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Friday, March 05, 2010

“Tax-collectors and sinners were all drawing near to listen to Jesus, but the Pharisees and the scribes began to complain, saying, ‘This man welcomes sinners and eats with them.’” (Luke 15:1-2)

“SOUL-SURFING” – March 14, 2010
Fourth Sunday of Lent
Luke 15:1-3, 11-32
Fr. Robert deLeon, CSC

“A man and his dog were walking along a road. The man was enjoying the scenery when it suddenly occurred to him that he was dead. He remembered dying, and that the dog walking beside him had been dead for years. He wondered where the road was leading them.

“After a while, they came to a high, white stone wall along one side of the road. It looked like fine marble. At the top of a long hill, it was broken by a tall arch that glowed in the sunlight. When he was standing before it he saw a magnificent gate in the arch that looked like mother-of-pearl, and the street that led to the gate looked like pure gold. He and the dog walked toward the gate, and as he got closer, he saw a man at a desk to one side.

“When he was close enough, he called out, 'Excuse me, where are we?' The man at the desk answered, 'This is Heaven, sir.' Exclaimed the traveler, 'Wow! Would you happen to have some water?’ With a smile the man responded, 'Of course, sir. Come right in, and I'll have some ice water brought right up.' The man gestured, and the gate began to open. 'Can my friend,' gesturing toward his dog, 'come in, too?' the traveler asked. The response stung the traveler. 'I'm sorry, sir; we don't accept pets.'

“The traveler thought a moment and then turned back toward the road and continued the way he had been going with his dog. After another long walk, and at the top of another long hill, he came to a dirt road leading through a farm gate that looked as if it had never been closed. There was no fence. As he approached the gate, he saw a man inside, leaning against a tree and reading a book.

“'Excuse me!' he called to the man, 'do you have any water?' Looking up from his book, the man responded, 'Yeah, sure, there's a pump over there, come on in.' Continued the traveler, 'How about my friend here?' as he gestured toward the dog. With a wave the man smiled, 'There should be a bowl by the pump.' They went through the gate, and sure enough, there was an old-fashioned hand pump with a bowl beside it. The traveler filled the water bowl and took a long drink himself, then gave some to the dog.

“When they were full, he and the dog walked back toward the man who was standing by the tree. ‘What do you call this place?' the traveler asked. 'This is Heaven,' the man answered. 'Well, that's confusing,' the traveler said. 'The man down the road said that was Heaven, too.' Laughed the man, 'Oh, you mean the place with the gold street and pearly gates? Nope. That's hell.' The traveler protested, 'Doesn't it make you mad for them to use your name like that?' With a laugh the man replied, 'No, we're just happy they screen out the folks who would leave their best friends behind.'” (Original source unknown)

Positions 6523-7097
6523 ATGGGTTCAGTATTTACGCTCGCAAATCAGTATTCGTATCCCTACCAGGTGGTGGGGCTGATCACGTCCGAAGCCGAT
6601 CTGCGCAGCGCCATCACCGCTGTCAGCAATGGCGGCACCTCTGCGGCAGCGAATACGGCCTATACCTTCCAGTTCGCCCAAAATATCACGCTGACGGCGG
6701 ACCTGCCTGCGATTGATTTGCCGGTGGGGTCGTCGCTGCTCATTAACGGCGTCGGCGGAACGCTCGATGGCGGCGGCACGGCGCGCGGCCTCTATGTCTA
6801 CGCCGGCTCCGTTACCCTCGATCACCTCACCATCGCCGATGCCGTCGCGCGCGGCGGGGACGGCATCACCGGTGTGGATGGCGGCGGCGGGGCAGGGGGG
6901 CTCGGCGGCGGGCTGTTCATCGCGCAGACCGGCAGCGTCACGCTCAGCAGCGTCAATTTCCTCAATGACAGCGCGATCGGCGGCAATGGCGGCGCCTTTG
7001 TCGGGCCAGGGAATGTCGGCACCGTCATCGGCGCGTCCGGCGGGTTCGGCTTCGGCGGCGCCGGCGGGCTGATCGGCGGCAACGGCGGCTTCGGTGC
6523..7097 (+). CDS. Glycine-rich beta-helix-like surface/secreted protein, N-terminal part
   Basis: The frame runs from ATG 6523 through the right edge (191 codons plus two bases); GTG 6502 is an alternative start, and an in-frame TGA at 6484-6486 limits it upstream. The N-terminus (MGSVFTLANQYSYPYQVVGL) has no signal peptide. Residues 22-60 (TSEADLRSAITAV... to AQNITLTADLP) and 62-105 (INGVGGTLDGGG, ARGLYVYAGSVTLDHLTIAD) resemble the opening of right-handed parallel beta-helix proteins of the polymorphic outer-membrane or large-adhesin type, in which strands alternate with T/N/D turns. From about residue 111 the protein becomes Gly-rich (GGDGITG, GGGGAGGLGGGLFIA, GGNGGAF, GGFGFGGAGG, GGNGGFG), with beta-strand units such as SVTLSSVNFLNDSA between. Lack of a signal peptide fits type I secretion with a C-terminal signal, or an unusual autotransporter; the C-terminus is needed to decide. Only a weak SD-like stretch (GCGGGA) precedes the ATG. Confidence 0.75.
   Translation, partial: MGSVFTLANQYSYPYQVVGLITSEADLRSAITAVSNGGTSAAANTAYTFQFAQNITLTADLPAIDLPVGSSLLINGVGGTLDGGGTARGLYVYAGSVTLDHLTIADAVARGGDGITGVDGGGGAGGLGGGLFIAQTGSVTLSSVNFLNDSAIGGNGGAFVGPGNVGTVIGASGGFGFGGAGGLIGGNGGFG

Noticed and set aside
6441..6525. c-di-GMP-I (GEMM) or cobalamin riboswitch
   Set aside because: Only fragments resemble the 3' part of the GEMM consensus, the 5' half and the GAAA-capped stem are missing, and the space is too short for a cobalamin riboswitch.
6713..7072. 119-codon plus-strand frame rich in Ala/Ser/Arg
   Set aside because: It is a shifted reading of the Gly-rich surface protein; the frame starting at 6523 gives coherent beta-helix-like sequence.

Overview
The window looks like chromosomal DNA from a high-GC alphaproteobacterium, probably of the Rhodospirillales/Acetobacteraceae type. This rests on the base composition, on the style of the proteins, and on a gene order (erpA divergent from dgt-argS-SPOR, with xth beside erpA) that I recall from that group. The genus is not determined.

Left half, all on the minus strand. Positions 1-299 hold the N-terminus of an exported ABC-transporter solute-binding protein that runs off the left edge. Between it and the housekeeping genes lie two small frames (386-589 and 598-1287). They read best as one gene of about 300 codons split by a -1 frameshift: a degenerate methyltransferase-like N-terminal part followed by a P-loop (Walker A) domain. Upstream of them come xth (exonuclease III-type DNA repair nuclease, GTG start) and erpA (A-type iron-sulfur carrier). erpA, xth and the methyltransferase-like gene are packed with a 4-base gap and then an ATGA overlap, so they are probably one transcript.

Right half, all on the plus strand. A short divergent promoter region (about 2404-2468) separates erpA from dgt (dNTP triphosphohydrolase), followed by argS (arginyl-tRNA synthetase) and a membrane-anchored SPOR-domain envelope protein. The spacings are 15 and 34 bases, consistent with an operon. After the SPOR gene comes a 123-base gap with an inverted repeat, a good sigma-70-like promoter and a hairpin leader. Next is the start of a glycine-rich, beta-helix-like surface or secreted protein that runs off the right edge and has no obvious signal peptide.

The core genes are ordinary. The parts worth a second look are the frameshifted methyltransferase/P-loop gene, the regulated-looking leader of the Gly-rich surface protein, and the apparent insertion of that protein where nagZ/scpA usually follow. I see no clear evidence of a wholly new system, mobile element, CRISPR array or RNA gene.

And what’s the point of this story? It’s this: if even dogs are welcome in heaven, then who of us is not welcome? The answer, of course, is obvious. We are all welcome, and heaven is forfeited only by our choice, not God’s. Indeed, the span of God’s open embrace is completely inclusive; there’s room for everyone. Even dogs.

But how often do we judge God’s abilities by our own limitations? How often does even our widest embrace exclude this group or that group, this person or that person? Yes, we are limited simply because we’re human. And try as I might, I expect there will always be someone out there who remains beyond my ability to embrace, someone who will stand as stark reminder that God’s love is more inclusive than mine will ever be. There will always be that person about whom I must admit a painful truth: “God loves you and I’m trying really hard.”

In the gospel passage we hear today, a story so familiar is related that speaks of the scope of God’s love, the expanse of his embrace. Yes, the story of the prodigal son stands as witness to God’s desire that everyone be welcomed into the kingdom. But what prompts Jesus to tell this moving story? The opening verses of today’s gospel passage set the stage. St. Luke writes, “Tax-collectors and sinners were all drawing near to listen to Jesus, but the Pharisees and the scribes began to complain, saying, ‘This man welcomes sinners and eats with them.’” (Luke 15:1-2) Indeed, the Pharisees and scribes could not imagine that he who claimed to be Son of God would choose public sinners as his intimates. Either their comprehension of God was defective or this man claiming to be Son of God was a blasphemous heretic.

On this Fourth Sunday of Lent, we are invited to consider the scope and breadth of our ability to accept others and then to love them. While our embrace will never match the long-armed expanse of God’s, we need ask ourselves if we’re really reaching as far as we might. Indeed, today we are challenged to confess the sin of exclusivity: that there are those whom God loves but I don’t. At least not yet.

Yes, as the opening story reminds us, even dogs are welcome in that eternal home reached by “a dirt road leading through a farm gate that looked as if it had never been closed.” God’s love: a gate that has never been closed.


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